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'Fundamentally flawed': Consultant rips into Sequoia's vote wares, election commission
By Ann Imse, Rocky Mountain News, November 30, 2006

Denver's Election Day debacle was caused by custom Sequoia software that was "very poorly designed and fundamentally flawed," a consultant said Wednesday.

"It does not meet or even approach professional standards," said Fred Hessler, of Fujitsu Consulting, in his first report to Mayor John Hickenlooper's task force examining the election mess.

Hessler was reporting on voter registration software that slowed to a crawl and stopped, causing three-hour lines and leading an estimated 18,000 citizens to give up their attempt to cast a ballot.

Hessler said his team had 100 users open the first log-on page of the software, and it slowed when only one person logged on. He said that's because the program started accessing the database with that first page, and it should not.

Users followed standard computer procedure and closed a page by hitting the "x" in the upper right corner, but the program wasn't designed to work that way.

"Ninety percent of users did not exit correctly," he said.

The software failed to close these open sessions even after three hours.

"These are not minor oversights or errors," he said. "This is Programming 101."

The software was not stress-tested before the general election either by Sequoia or Denver, he said, even though it was so unstable it could not be used to train poll workers. Instead, they were trained on paper.

The Denver Election Commission, consisting of two elected commissioners and a county clerk appointed by the mayor, agreed to pay Sequoia Voting Systems $85,000 for the custom software.

But a Sequoia executive stunned the mayor's task force Wednesday by saying Sequoia does not make such electronic pollbook software.

Howard Cramer, a Sequoia vice president based in Denver, said he didn't even know his office had sold such a program to Denver until he heard it on the news on election night, "and I started making phone calls."

Cramer, who spoke before Fujitsu's scathing review of his company's work, said Sequoia makes only the voter registration database used by Denver, which is meant to be printed.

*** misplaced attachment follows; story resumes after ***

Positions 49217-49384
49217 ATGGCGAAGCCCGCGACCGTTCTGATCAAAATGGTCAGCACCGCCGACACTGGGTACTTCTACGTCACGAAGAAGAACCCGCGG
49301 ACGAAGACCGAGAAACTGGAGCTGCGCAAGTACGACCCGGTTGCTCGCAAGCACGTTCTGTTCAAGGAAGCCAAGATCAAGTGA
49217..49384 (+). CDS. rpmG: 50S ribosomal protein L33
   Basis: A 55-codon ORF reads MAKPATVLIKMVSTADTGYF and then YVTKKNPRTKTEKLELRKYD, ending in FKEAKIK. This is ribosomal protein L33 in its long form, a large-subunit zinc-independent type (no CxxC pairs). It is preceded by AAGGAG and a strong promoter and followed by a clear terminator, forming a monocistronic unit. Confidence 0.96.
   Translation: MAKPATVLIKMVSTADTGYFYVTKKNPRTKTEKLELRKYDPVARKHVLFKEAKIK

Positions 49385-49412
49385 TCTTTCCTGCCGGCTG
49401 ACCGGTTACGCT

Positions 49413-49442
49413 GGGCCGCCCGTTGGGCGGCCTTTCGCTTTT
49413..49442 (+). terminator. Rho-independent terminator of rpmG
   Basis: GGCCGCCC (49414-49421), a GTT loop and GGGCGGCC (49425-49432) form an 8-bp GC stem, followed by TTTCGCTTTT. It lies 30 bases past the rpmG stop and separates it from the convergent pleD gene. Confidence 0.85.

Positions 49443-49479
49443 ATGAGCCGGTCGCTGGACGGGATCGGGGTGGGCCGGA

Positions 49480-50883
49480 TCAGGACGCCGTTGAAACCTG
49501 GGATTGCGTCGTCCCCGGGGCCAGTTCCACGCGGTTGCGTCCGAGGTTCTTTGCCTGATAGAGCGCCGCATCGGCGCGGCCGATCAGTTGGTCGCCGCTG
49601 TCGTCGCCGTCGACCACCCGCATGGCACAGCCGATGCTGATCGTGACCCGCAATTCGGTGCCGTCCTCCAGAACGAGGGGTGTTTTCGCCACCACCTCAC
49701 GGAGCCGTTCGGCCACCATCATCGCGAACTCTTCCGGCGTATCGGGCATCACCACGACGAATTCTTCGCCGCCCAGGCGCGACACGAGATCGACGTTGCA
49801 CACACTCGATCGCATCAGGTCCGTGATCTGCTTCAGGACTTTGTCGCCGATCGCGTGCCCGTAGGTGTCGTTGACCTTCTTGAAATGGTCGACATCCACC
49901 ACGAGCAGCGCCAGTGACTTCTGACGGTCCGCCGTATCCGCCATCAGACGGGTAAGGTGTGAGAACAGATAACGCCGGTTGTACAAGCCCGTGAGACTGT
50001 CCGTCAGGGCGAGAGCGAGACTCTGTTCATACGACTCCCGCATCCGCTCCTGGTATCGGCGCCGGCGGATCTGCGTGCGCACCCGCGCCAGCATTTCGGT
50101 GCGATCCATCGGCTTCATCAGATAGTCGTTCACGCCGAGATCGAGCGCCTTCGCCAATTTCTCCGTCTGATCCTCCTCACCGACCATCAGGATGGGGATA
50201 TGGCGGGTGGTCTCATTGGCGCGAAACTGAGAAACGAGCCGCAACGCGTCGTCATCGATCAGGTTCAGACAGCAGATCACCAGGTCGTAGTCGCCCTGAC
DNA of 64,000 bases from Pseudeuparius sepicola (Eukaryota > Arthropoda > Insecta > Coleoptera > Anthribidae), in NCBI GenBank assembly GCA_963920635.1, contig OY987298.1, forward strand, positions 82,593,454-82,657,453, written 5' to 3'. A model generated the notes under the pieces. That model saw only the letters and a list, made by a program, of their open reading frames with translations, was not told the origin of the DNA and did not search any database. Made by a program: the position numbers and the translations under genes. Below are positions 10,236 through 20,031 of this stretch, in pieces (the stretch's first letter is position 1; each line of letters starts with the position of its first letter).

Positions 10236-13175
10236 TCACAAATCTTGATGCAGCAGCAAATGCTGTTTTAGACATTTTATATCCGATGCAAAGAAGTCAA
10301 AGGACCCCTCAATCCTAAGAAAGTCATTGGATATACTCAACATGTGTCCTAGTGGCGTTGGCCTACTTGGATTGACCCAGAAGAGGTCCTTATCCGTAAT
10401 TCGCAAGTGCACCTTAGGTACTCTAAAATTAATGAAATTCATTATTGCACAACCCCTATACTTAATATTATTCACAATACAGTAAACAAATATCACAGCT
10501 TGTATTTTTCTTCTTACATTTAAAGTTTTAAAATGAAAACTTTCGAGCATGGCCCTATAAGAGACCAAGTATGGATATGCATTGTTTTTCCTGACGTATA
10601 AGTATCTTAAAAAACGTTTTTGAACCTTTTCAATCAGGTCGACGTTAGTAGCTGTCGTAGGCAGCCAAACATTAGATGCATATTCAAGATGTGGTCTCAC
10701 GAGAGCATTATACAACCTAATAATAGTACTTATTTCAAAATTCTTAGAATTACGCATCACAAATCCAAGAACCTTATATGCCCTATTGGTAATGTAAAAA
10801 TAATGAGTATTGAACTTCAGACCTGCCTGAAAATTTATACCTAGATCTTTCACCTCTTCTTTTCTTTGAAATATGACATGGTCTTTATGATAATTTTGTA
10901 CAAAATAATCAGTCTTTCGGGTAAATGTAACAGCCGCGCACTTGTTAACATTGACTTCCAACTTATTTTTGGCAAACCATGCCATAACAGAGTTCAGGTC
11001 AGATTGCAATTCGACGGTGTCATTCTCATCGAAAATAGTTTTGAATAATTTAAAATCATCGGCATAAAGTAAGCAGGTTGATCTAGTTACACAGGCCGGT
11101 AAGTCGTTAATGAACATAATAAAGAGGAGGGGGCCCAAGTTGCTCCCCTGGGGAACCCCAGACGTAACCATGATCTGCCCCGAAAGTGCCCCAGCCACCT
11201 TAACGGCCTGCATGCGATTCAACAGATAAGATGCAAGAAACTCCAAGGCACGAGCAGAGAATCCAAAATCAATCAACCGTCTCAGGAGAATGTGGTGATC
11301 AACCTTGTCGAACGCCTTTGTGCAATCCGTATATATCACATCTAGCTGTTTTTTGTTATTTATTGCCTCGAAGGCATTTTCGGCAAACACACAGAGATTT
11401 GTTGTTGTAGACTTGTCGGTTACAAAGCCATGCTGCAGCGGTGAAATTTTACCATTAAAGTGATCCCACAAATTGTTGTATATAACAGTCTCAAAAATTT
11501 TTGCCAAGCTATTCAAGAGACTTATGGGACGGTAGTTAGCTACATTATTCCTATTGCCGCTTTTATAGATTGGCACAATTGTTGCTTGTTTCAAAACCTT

Cramer said Denver hired Sequoia to build its e-pollbook software, which checks off voters' names against the master voter list from remote locations. This happened even though "Sequoia has no experience in an e-poll book product," he said.

Cramer declined to answer when task force members asked if his company should have stress-tested the software before the city relied on it for 70,000 voters on Election Day.

The election commission's technology chief, Anthony Rainey, has been suspended after being blamed for many of the problems.

Overall, Fujitsu's Hessler said, the election commission revamped voting and brought in new technology "with little to no testing or contingency planning." He said the management and operational issues went beyond technology.

He questioned why the election commission made the massive change to vote centers - where any Denverite could cast a ballot and which required the new e-poll book - in a year when it was already struggling with new state and federal rules and new equipment.

Most cities around the nation did not do this, he said. Nor did they have problems finding polling centers accessible to the disabled, as Denver claimed it did.

He said the commission rejected Larimer County's electronic pollbook without good reason. He said it had been tested with 1 million voters and might well work for Denver.

Hickenlooper at one point summed up by asking his task force, "Is there anyone here who doesn't believe there were a lot of bad decisions made?"

Seeing no objection, he moved on.

What's next

Mayor John Hickenlooper's election task force usually meets in the law library of the Denver City and County Building:

10 a.m. Saturday: Public hearing to take testimony about election problems.


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